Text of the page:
24:3 (2009:09) 24th Conference: Strategy Session: Playing the FieldSeptember 11, 2009 at 12:31 pm | Posted in Conference Reports, Strategy Sessions | Leave a comment
Playing the Field: Pay-Per-View E-journals and E-books
Lindsey Schell, University of Texas; Katy Ginanni, Trinity University; Benjamin Heet, University of Notre Dame
Reported by Janet Arcand
The presentation began with a description of the desired concept for pay-per-view. In it, IP-registered users can access online content from a publisher, payable by the library upon download, through an invoice or a deposit account. The Library can choose to mediate it. Users should have access to many more articles than were available through traditional library subscriptions. The cost per use would be dramatically cheaper for the library’s seldom-used subscriptions, and there would be no storage costs. It would serve as a supplement to the library’s ILL service and should be quicker than traditional ILL. Usage and cost statistics would enable the PPV deal to be evaluated.
Trinity University had a successful pilot project to access Elsevier journals, gaining access to 2500 titles and no longer needing to purchase 77 print titles. Faculty response was generally favorable but library staff noticed that when faculty could see the cost of the articles, they sometimes chose not to purchase them. 76% of articles retrieved were to journals for which they had no previous subscriptions. Students have to get access to articles though the mediation of librarians or faculty.
The University of Notre Dame wanted to replace their access to 800 Springer subscriptions. They started with an unsuccessful PPV experience with Ebsco EJS, which dropped the option before they could acquire it. Notre Dame then chose a pilot project with Infotrieve. The article discovery was done through A&I databases instead of through a browse mechanism and this decreased usage. Registration to obtain articles was cumbersome and the shopping cart appearance confused users. 75% of the library’s users gave up or had incomplete transactions. Notre Dame later canceled this project and chose to resubscribe to their Springer package.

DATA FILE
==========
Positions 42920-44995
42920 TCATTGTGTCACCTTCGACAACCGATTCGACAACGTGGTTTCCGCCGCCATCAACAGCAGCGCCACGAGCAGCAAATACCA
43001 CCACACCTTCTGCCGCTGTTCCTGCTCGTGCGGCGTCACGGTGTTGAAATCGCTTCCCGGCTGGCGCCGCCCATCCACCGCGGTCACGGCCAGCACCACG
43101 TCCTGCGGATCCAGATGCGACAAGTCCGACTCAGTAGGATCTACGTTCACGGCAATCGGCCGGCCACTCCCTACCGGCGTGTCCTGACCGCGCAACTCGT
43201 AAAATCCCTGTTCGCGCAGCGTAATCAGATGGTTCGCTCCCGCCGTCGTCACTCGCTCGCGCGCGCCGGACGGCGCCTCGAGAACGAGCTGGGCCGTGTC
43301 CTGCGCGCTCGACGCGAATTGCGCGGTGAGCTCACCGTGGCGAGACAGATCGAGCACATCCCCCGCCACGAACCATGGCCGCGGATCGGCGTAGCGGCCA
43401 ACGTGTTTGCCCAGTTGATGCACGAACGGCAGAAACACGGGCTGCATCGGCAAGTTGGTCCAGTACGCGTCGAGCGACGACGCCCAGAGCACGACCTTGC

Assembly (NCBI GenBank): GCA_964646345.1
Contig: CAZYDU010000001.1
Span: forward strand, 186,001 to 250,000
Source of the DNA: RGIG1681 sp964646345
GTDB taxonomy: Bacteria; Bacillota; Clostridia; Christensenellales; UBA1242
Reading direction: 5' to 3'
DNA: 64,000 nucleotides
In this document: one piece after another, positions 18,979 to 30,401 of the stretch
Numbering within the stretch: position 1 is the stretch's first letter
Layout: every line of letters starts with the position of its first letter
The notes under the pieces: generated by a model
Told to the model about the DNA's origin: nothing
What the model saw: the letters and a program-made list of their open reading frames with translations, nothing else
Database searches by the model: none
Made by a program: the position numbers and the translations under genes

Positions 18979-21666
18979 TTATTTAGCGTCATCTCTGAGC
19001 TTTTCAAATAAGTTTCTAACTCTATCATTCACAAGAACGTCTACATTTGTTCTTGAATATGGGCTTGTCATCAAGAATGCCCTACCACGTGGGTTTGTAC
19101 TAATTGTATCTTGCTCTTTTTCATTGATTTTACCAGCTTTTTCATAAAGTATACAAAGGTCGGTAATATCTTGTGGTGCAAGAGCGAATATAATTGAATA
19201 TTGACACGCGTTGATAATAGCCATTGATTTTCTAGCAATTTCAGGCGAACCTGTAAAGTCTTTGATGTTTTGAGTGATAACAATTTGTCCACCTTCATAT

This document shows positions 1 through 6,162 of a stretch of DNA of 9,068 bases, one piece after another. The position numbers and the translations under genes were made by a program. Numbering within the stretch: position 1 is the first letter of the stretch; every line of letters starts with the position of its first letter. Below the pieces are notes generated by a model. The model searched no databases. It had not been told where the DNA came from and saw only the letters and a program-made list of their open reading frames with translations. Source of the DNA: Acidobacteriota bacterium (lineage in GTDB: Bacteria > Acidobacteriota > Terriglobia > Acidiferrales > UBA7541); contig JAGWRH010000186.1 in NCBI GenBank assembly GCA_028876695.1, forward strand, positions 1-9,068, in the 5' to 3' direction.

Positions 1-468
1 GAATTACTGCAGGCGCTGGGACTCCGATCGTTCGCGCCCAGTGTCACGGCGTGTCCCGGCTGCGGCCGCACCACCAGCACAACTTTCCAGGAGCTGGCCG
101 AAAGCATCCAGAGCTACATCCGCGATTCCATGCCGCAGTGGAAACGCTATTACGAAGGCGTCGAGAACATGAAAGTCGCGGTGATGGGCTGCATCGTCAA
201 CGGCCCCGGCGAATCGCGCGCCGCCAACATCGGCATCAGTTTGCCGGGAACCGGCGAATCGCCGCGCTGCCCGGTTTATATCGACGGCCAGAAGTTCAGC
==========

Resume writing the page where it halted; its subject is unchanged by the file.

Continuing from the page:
The University of Texas had an unsuccessful project with Ingenta. There were fewer journal titles available than had been advertised. The shopping cart appearance was never fixed and users had to get through five clickthroughs to get to the article. The statistics module showed multiple failed deliveries for which the library was charged. The product did not block users from subscribed content, the article cost was higher than advertised, and support queries were not answered promptly.
The University of Texas had a successful project for a collection of 300,000 e-books with EBL. The deal was customized to allow three rental views of the book for 5 to 10% of the list price. Upon the fourth “view” request, a purchase of the e-book was generated for the full list price. EBL provided brief MARC records for rentals, and full MARC records for purchased books. The estimated cost per use was $4 (as compared to an estimated $28 cost per use for print titles).